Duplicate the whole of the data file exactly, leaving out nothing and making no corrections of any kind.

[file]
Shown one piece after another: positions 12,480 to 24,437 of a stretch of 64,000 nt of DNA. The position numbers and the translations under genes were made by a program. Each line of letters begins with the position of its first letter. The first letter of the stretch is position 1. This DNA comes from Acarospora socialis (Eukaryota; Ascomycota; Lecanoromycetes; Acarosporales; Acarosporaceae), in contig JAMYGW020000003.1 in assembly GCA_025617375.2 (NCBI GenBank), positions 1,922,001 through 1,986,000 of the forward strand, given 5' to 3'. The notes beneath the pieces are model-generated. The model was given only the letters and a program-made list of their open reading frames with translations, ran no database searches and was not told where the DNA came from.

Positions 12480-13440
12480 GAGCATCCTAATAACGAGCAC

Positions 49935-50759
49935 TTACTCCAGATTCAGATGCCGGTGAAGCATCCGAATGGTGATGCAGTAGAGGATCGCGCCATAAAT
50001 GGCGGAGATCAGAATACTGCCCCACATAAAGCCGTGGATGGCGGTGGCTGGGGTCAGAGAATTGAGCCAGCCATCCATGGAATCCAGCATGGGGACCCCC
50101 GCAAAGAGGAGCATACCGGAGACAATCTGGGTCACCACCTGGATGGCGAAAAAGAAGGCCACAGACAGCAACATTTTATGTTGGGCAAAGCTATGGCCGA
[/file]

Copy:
Shown one piece after another: positions 12,480 to 24,437 of a stretch of 64,000 nt of DNA. The position numbers and the translations under genes were made by a program. Each line of letters begins with the position of its first letter. The first letter of the stretch is position 1. This DNA comes from Acarospora socialis (Eukaryota; Ascomycota; Lecanoromycetes; Acarosporales; Acarosporaceae), in contig JAMYGW020000003.1 in assembly GCA_025617375.2 (NCBI GenBank), positions 1,922,001 through 1,986,000 of the forward strand, given 5' to 3'. The notes beneath the pieces are model-generated. The model was given only the letters and a program-made list of their open reading frames with translations, ran no database searches and was not told where the DNA came from.

Positions 12480-13440
12480 GAGCATCCTAATAACGAGCAC

Positions 49935-50759
49935 TTACTCCAGATTCAGATGCCGGTGAAGCATCCGAATGGTGATGCAGTAGAGGATCGCGCCATAAAT
50001 GGCGGAGATCAGAATACTGCCCCACATAAAGCCGTGGATGGCGGTGGCTGGGGTCAGAGAATTGAGCCAGCCATCCATGGAATCCAGCATGGGGACCCCC
50101 GCAAAGAGGAGCATACCGGAGACAATCTGGGTCACCACCTGGATGGCGAAAAAGAAGGCCACAGACAGCAACATTTTATGTTGGGCAAAGCTATGGCCGA